The comedian’s monologues are always punctuated by a grating snigger. But Dieudonné is no Bernard Manning or Frankie Boyle, whose humour is purposelessly offensive. In recent years, he has set out on a political mission to provoke the French state and to test the limits of French law – specifically the Loi Gayssot of 1990, the so-called loi anti-négationniste, which, among other things, in effect makes Holocaust denial (“négationnisme”, in French) a crime.
More to the point, the Loi Gayssot places limits on how far an individual can claim that crimes against humanity, as defined at the Nuremberg trials, did not happen – and that is the point of law he has been challenging with his propaganda.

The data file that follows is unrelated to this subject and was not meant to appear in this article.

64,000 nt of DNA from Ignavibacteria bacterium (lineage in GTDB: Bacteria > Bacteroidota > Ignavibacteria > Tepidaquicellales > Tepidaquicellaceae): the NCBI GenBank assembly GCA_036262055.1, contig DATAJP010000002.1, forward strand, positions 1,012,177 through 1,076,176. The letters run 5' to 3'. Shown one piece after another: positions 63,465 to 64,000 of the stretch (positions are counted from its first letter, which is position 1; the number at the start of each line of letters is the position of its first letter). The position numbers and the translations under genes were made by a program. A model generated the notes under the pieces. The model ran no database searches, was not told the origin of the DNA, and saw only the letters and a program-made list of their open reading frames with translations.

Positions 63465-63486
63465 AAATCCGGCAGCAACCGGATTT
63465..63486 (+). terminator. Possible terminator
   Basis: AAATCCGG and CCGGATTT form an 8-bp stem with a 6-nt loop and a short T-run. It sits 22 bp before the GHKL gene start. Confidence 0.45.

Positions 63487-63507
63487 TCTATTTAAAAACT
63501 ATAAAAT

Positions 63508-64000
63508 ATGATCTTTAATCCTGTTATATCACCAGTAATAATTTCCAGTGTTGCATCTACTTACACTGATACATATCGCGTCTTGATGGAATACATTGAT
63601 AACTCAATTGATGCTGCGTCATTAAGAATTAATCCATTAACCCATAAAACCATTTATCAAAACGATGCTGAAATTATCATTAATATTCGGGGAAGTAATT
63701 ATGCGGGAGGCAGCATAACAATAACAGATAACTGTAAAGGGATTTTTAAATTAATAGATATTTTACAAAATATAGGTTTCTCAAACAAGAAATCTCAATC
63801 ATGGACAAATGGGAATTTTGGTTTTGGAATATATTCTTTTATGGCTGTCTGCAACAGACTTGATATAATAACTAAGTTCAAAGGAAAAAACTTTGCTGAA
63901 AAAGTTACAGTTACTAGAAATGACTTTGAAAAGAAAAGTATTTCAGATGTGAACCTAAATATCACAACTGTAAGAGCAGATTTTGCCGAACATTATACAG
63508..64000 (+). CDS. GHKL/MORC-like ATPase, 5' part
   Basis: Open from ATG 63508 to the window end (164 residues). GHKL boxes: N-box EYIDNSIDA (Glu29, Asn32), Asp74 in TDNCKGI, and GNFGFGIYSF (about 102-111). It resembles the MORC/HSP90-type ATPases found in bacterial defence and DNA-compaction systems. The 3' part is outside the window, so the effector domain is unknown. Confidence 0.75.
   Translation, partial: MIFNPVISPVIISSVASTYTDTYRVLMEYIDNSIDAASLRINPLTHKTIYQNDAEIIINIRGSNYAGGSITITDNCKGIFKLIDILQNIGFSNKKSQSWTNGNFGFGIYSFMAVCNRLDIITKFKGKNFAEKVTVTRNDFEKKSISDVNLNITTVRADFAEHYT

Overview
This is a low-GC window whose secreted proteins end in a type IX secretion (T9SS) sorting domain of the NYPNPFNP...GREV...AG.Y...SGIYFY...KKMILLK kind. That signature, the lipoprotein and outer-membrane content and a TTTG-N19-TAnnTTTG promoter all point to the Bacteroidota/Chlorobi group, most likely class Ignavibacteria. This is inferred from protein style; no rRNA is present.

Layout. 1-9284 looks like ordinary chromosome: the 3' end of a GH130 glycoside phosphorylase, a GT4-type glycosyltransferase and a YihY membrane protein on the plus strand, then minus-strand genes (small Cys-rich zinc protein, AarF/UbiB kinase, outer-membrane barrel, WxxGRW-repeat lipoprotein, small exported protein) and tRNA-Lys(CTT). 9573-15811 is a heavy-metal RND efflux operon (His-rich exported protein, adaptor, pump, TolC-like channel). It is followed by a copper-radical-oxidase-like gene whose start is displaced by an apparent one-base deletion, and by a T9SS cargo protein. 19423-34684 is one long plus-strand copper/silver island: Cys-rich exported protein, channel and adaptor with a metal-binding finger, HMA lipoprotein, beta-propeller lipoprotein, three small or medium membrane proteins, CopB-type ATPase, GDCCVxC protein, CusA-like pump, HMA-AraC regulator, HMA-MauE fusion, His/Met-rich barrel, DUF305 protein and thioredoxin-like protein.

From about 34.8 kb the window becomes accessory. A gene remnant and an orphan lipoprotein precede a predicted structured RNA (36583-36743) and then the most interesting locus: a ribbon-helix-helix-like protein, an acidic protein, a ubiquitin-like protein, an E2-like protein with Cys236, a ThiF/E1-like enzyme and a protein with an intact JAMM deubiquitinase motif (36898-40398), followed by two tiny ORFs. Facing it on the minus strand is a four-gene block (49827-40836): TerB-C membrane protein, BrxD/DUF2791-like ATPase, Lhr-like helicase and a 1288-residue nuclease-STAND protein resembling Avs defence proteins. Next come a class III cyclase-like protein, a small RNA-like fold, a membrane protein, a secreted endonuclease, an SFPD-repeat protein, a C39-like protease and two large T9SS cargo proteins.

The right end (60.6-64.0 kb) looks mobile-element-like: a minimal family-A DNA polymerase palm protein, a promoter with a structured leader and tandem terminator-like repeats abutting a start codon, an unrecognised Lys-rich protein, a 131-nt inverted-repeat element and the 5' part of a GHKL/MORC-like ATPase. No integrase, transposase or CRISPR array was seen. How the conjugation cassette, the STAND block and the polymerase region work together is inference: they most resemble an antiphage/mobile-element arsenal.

This is what the so-called Affaire Dieudonné has been all about and it is why Valls had no choice but to ban the performer.
Most provocatively, Dieudonné has several times invited the “negationist” writer Robert Faurisson on stage with him. There are many in Dieudonné’s audience who probably don’t know who Faurisson is, even as they cheer on his rants. But, for the French government, Faurisson is one of the most notorious and militant “negationists” active in France. Though he has been fined heavily and repeatedly for breaking the Loi Gayssot, he is still loudly vocal in denying that the Holocaust ever happened. In recent years, he has declared this from Tehran, where in 2012 Mahmoud Ahmadinejad awarded him a “prize for courage, strength and force” and received him at a private audience. (Ahmadinejad also had a private meeting with Dieudonné when he went to Iran and there are rumours that Iran has been financing the comedian.)